Reply by January 5, 20042004-01-05
```Chirp Z transform
Matlab czt

--
Peter Beukelman
senior ASIC designer
http://www.eonic.com

```
Reply by November 26, 20032003-11-26
```On 23 Nov 2003 10:05:01 -0800, allnor@tele.ntnu.no (Rune Allnor)
wrote:

>Hi all.
>
>Does anyone know how to compute the DFT coefficients efficiently
>in a narrow frequency band (few but more than one bins)? I guess
>such an algorithm would be a cousin of the Goertzel algorithm?
>
>Rune

Hi Rune,

maybe the sliding DFT algorithm
would work for you.

[-Rick-]

```
Reply by November 25, 20032003-11-25
```Rune Allnor wrote:
> Does anyone know how to compute the DFT coefficients efficiently
> in a narrow frequency band (few but more than one bins)? I guess
> such an algorithm would be a cousin of the Goertzel algorithm?

Tom Loredo wrote:
> FractionalFFT:
>
> http://citeseer.nj.nec.com/bailey95fractional.html

This can be useful if you want a large number of points in the narrow
frequency band, more finely sampled than the usual DFT outputs (although
the uncertainty principle still applies: you only get a sinc
interpolation, not really more resolution).  If you have N sampling
points in time, and you want M frequency amplitudes, it is O((M + N) log
(M + N)). [*]

On the other hand, if you only want a set of K << N bins that are a
subset of the ordinary DFT coefficients, it is more efficient just to
compute the full N-point FFT than to use the above-cited method.  In
this case, what you really want is something called a "pruned FFT".
Unfortunately, you can show that, in general, the efficiency of a pruned
FFT is O(N log K), i.e. the savings are only in the log, so it is
usually not worth the trouble.  In comparison, Goertzel would be O(N K),
of course, which can be faster than the full FFT for small K.

There are also a couple of *approximate* DFT methods for computing a
subset of the DFT outputs inexactly; see:

*  H. Guo and C. S. Burrus, "Fast approximate Fourier transform via
wavelets transform," Proc. SPIE Intl. Soc. Opt. Eng. 2825, 250&#2013266070;259 (1996).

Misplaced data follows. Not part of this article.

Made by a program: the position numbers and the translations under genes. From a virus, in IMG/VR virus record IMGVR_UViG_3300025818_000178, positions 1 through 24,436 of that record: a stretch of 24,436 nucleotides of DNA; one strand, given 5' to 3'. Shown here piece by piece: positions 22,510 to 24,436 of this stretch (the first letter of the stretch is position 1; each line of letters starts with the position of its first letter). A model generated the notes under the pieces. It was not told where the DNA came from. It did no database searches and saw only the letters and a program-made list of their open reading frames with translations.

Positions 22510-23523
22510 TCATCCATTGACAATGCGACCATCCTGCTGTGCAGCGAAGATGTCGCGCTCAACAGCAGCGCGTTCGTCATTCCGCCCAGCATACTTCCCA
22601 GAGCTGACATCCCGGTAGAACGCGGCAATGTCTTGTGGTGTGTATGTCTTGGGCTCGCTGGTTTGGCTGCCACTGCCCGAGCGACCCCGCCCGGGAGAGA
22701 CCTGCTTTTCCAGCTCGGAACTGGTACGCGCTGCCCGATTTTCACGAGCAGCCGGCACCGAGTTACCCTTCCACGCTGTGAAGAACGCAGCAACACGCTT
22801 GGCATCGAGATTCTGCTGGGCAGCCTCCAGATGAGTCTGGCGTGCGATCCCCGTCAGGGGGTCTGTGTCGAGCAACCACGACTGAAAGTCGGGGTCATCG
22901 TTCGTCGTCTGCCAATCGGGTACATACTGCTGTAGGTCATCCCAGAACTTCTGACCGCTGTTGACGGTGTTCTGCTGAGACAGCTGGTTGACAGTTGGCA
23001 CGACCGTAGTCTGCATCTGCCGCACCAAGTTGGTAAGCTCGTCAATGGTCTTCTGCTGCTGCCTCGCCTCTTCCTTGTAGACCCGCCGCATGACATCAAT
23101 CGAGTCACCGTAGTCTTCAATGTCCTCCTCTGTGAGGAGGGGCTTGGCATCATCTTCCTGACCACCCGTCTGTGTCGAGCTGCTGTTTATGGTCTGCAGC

* O. V. Shentov, S. K. Mitra, U. Heute, and A. N. Hossen, "Subband DFT.
I. Definition, interpretations and extensions," Signal Processing 41
(3), 261&#2013266070;277 (1995).

Steven

[*] Nota bene: Bailey's terminology is non-standard. This is generally
called the chirp z-transform algorithm, after Rabiner, Schafer and Rader
http://en.wikipedia.org/wiki/Bluestein%27s_FFT_algorithm)  If you do a
literature search, you'll find that a "fractional Fourier transform" or
"fractional DFT" more commonly refer to something completely different,
essentially the Fourier linear operator to a non-integer power.

```
Reply by November 24, 20032003-11-24
```FractionalFFT:

http://citeseer.nj.nec.com/bailey95fractional.html

(See Bailey's web site for errata for that article.)

-Tom

--

To respond by email, replace "somewhere" with "astro" in the
```
Reply by November 23, 20032003-11-23
```Zoom FFT.

allnor@tele.ntnu.no (Rune Allnor) wrote:
>Hi all.
>
>Does anyone know how to compute the DFT coefficients efficiently
>in a narrow frequency band (few but more than one bins)? I guess
>such an algorithm would be a cousin of the Goertzel algorithm?
>
>Rune
```
Reply by November 23, 20032003-11-23
```Hi all.

Does anyone know how to compute the DFT coefficients efficiently
in a narrow frequency band (few but more than one bins)? I guess
such an algorithm would be a cousin of the Goertzel algorithm?

Rune
```